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One-Third of Breast Cancer Cases May Be Prevented with These Three Things

breast cancer and exercise

Pink is everywhere! October is Breast Cancer Awareness Month and today we bring awareness to the steps you can take to reduce your risk of developing the disease.


Breast cancer is the second most common cancer among American women, after skin cancer. About 1 in 8 US women – or about 12% - will develop invasive breast cancer over the course of her lifetime, per statistics from BreastCancer.org.

Only about 5-10% of breast cancer cases can be linked to genetic mutations, with mutation in the BRCA genes being the most common. The remaining 85% of cases occur in women who have no family history of breast cancer. In some cases, lifestyle factors may be a factor.

The American Institute for Cancer Research (AICR) estimates that potentially one-third of breast cancer cases could be prevented with these three things – weight control, exercise, and cutting back on alcohol.

About 20% of breast cancer cases are due to excess body fat. The reason is complex. First, fat tissue contains an enzyme called aromatase that converts hormones called androgens (made in the adrenal glands) to estrogens. Therefore, heavier women have higher blood estrogen levels that leaner women.

In addition, women who are heavier also tend to have higher levels of circulating insulin. There are studies that link elevated insulin levels and breast cancer.

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A low-fat, Mediterranean-style diet appears to be the best choice for weight loss and breast cancer prevention.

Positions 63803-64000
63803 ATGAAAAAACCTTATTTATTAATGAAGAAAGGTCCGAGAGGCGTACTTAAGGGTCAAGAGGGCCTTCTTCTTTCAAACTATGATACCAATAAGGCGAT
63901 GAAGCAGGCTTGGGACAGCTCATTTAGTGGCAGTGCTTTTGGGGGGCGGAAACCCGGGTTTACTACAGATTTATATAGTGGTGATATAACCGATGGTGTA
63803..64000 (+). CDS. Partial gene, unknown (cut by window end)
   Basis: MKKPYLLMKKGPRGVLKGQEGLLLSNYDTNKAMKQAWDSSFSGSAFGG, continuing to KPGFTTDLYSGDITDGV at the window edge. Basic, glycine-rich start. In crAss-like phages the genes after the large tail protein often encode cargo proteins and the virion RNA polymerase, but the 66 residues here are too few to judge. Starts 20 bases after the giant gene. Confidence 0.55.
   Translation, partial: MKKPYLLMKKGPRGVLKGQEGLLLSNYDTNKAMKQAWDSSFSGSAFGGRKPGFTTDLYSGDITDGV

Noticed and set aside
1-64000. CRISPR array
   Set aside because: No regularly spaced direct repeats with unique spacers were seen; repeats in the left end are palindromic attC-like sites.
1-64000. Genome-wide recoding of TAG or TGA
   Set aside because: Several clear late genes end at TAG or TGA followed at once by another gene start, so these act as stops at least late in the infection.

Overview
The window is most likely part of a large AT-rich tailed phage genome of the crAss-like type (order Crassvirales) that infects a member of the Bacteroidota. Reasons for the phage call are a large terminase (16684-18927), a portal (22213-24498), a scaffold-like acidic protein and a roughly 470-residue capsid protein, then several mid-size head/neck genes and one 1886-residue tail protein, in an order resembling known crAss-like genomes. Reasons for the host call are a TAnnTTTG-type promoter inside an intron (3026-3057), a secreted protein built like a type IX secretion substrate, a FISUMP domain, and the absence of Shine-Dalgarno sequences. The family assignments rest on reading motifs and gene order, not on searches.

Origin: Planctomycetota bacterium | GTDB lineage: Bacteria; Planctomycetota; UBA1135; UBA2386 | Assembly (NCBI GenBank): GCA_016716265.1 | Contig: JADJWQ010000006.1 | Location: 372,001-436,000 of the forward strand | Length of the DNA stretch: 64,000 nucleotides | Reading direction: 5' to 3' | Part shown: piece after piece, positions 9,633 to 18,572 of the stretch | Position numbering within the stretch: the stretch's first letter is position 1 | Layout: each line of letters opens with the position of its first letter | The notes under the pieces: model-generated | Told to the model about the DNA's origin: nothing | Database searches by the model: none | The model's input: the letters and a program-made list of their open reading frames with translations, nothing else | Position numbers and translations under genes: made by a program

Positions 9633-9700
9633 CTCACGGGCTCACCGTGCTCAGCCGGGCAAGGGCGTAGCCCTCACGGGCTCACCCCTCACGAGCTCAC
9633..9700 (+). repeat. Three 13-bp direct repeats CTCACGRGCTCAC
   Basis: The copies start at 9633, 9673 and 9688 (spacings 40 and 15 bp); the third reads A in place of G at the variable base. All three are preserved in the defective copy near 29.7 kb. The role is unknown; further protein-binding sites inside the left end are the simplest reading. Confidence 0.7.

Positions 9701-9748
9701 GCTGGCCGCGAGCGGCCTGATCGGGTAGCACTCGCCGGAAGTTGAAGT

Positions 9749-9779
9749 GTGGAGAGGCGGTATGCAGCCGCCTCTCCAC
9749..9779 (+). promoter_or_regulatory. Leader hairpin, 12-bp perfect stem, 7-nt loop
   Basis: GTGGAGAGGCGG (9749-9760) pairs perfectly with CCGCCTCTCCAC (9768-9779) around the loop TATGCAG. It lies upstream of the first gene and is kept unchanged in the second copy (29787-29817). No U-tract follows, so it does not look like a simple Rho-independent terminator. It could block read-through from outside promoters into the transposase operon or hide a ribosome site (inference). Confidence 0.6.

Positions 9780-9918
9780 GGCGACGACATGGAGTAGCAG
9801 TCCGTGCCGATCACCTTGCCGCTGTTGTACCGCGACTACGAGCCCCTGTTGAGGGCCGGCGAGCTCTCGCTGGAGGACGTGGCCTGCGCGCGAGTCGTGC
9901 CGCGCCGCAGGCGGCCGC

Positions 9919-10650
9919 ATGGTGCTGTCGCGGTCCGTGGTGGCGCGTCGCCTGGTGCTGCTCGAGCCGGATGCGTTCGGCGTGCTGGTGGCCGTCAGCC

Exercise is also important for weight control, but it may also independently play a role in breast cancer prevention. It not only helps lower blood sugar levels and preventing insulin resistance, but it also helps to boost the immune system. It is recommended for all women to get at least 30 minutes of moderate physical activity most days of the week (at least 5 out of 7).

Thirdly, women should either avoid alcohol all together or drink in moderation – which is the equivalent of one drink per day. Alcohol can increase levels of estrogen and other hormones associated with some types of cancer. It may also increase risk by damaging DNA in cells.

A past study shows that, compared to women who don't drink at all, women who have three alcoholic drinks per week have a 15% higher risk of breast cancer. The risk of breast cancer goes up another 10% for each additional drink women regularly have each day.

"While there are no guarantees when it comes to developing cancer, what we do know is that women can take steps every day to reduce the odds of developing breast cancer, along with many other cancers and chronic disease," said Alice Bender, head of nutrition programs at AICR.

American Institute of Cancer Research
Susan G. Komen Foundation

Photo Credit:
By Narek75 - Own work, CC BY-SA 3.0, via Wikimedia Commons